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Living with an IVDD dachshund or two!

As many of you know I have had a few Grade 5 dogs come to me for rehabilitation.

Its easy to make judgements on a dogs quality of life from afar, and people will always have their opinions. Which is fair enough. But, remember our opinions are only as limited as our experiences.

I often hear things cited about quality of life, and random statistics given about chances of regaining possibilities. But here's the truth, we actually don't know. Every single case is different, some dogs may not regain the feeling and movement in their legs, but many many do. There is also no time limit as to them regaining the movement. And, there is the wonderful miracle of spinal walking, where, the brain and body create a pathway around things and whilst the dogs may not have feeling, the body creates an involuntary response and creates walking mechanics......the brain is an amazing thing. But here's the crux of it, if you make a decision based on information you don't have then you will always have that "what if" in your mind. And, where's the harm in giving them and you a chance? (Obviously there are some exceptions to the rule here, such as myelomalacia and unmanageable pain.)

I am fiercey passionate about giving these dogs a chance, in the early days I'll be honest, you lose all hope. Its horrible for us, but, the dogs are resilient and cope much better with the loss of movement than we do. You struggle to know what is the right thing to do, the worry is exhausting, keeping them crated goes against every instinct in your body to just hold them. But I promise you, this bit is the hardest. Finding the right balance, expressing them if and when needed, learning massage techniques to help them stay limber, it all becomes part of your routine. You learn to celebrate those tiny tiny things, things we've always taken for granted.

There are some wonderful charities out there offering support so don't struggle alone. We are a wonderful close community, and those of us that have hand on experience with IVDD are always willing to support others.

Surgery isn't a must, conservative treatment is also a good option too, I've had success with both. As long as the pain is managed, the rest is down to you and your daxies.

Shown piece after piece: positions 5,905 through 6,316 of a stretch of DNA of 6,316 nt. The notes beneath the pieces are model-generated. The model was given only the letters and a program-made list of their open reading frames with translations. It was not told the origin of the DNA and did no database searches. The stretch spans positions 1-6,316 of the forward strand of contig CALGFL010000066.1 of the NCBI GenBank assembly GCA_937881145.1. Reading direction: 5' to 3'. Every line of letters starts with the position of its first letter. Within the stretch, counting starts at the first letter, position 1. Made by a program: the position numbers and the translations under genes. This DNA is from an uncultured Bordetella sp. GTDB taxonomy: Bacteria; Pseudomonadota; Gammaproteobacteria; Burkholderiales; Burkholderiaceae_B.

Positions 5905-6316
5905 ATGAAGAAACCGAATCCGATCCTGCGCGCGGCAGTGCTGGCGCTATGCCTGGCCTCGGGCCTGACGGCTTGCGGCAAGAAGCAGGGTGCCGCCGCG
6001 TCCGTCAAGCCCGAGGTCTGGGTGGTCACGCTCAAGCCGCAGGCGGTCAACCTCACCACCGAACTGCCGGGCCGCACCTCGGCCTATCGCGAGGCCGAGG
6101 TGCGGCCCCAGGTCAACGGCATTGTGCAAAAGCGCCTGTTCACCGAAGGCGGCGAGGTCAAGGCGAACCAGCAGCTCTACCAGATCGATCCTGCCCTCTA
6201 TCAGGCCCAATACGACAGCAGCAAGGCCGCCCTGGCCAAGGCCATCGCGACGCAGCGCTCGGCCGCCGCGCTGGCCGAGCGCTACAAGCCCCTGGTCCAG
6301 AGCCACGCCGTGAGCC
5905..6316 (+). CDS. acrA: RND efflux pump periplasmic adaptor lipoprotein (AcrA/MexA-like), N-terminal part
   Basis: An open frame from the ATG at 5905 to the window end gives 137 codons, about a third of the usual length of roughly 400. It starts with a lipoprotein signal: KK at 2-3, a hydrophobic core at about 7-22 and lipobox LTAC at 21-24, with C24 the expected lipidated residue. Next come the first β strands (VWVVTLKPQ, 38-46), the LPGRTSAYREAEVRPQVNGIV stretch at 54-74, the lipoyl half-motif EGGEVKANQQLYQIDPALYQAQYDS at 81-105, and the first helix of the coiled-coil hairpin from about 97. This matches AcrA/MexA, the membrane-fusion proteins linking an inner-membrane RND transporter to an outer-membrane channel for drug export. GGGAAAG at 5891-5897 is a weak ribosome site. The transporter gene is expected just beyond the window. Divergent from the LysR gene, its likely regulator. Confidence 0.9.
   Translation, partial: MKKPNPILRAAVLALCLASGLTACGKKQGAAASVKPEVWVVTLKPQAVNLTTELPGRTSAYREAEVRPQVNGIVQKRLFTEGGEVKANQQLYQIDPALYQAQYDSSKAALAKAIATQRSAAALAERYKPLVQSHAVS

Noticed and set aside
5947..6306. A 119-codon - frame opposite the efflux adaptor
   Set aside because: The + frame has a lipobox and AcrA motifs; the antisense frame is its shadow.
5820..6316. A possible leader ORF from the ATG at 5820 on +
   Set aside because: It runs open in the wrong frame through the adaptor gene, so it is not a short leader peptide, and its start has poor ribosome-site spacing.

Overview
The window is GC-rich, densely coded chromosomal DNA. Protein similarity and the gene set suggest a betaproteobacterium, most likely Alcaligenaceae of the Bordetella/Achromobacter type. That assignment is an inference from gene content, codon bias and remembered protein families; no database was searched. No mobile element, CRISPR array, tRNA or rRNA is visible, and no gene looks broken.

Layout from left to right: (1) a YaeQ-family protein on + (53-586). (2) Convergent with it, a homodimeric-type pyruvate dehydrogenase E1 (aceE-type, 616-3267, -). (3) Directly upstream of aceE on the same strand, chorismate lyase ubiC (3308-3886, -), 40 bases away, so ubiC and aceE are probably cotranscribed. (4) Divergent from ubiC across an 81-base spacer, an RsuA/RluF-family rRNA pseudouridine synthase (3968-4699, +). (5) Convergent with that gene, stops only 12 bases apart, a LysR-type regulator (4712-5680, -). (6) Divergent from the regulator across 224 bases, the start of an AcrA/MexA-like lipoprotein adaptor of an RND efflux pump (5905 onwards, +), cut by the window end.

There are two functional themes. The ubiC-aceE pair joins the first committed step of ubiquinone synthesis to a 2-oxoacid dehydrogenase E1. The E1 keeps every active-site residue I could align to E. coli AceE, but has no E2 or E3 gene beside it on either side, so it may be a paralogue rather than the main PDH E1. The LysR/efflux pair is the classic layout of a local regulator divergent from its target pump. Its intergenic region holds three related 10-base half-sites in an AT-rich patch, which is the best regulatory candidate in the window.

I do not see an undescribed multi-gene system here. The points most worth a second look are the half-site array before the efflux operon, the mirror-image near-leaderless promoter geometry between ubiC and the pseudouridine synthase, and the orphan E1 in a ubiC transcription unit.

Things to consider during the first few months:

Do they need expressing?

It gets easier, but can be frustrating initially. Once you have a few successes you start understanding what you are feeling for.

Are they starting to get up?

Contact sores (or drag sores) are hard to manage. I often wrap points which are likely to make contact with the floor with vet wrap. I will use a sling if they are still wobbling to support them. I also restrict movement on slabs or concrete, and also damp or cold surfaces as these seem to aggravate them. Once a sore has opened it is very delicate so management whilst it heals is key. This is probably the hardest bit for me as you try to find a balance between giving the opportunity to use their legs independently but preventing the damage. Boots/socks etc are not recommended (and I've tried them) as they impede their movement. It even affects a 'normal' dogs movement so I wouldn't recommend them either.

Are they incontinent?

Personally I use things like large pieces of vet bed, used like a rug, which gives them a better grip and which is easy to wash. I don't use nappies or belly bands as this can cause other issues with their skin and potentially encourage UTI's because of the transfer of bacteria. However, at nightime, fudge has taken to wanting to snuggle, so although he is generally dry, I pop a band on just for night times.

Going out?

The strollers have really been a game changer. I have taken mine to cafes, the beach, out on the fields. I always take a blanket (or piece of vet bed) with me and then finding a nice safe spot will get them out on lead and just sit with them to watch the world go by. This can really help with giving them some calm mental stimulation and ease any frustration.

Here's a few of my warriors recently:

Chelly - Grade 5 - surgery September 2020 - predicted to never regain continence or walk. Feb 2022 - walking at 85 (ish) mobility for around 2 miles without needing the stroller. Has regained full continence.

Tootsie - Grade 5 - conservative - late 2021 - now at 80% mobility, Needed expressing 4 times a day for first 8 weeks, had a couple of UTI's. Has now regained continence.

Lola - Surgery - March 2020 - full paralysis for 16 months, doubly incontinent. Had recurrent UTI's over this period and weight gain. 2 ulcers on lower rump due to reduced circulation - now healed. Now trying to walk, regaining continence, and a good weight. Currently expressed 2 x a day.

Fudge - Conservative - episode 2018? history unknown and treatment mismanaged. On wheels, doubly incontinent. Other unrelated health issues, Now trying to stand, becoming aware of needing the toilet and trying to take himself outside. Possibly arthritic in his knees which is preventing the ability to bend them. Unlikely to regain full mobility, but is a legend on wheels.

You will often see videos of these guys on my fb page.

It isn't an easy journey, and the start of it is hard going, but once any pain is managed the rest is down to you and your daxies. They can absolutely enjoy a great life. The outcome after an episode is unknown, but more and more research supports the chances of recovery. It just takes time and patience. They are much more resilient and determined than we are. They do not wallow in thoughts of the past. They are inspirational.

Please reach out for support.

Useful websites are:

All have their own fb pages too where people share their stories and reach out for help too.

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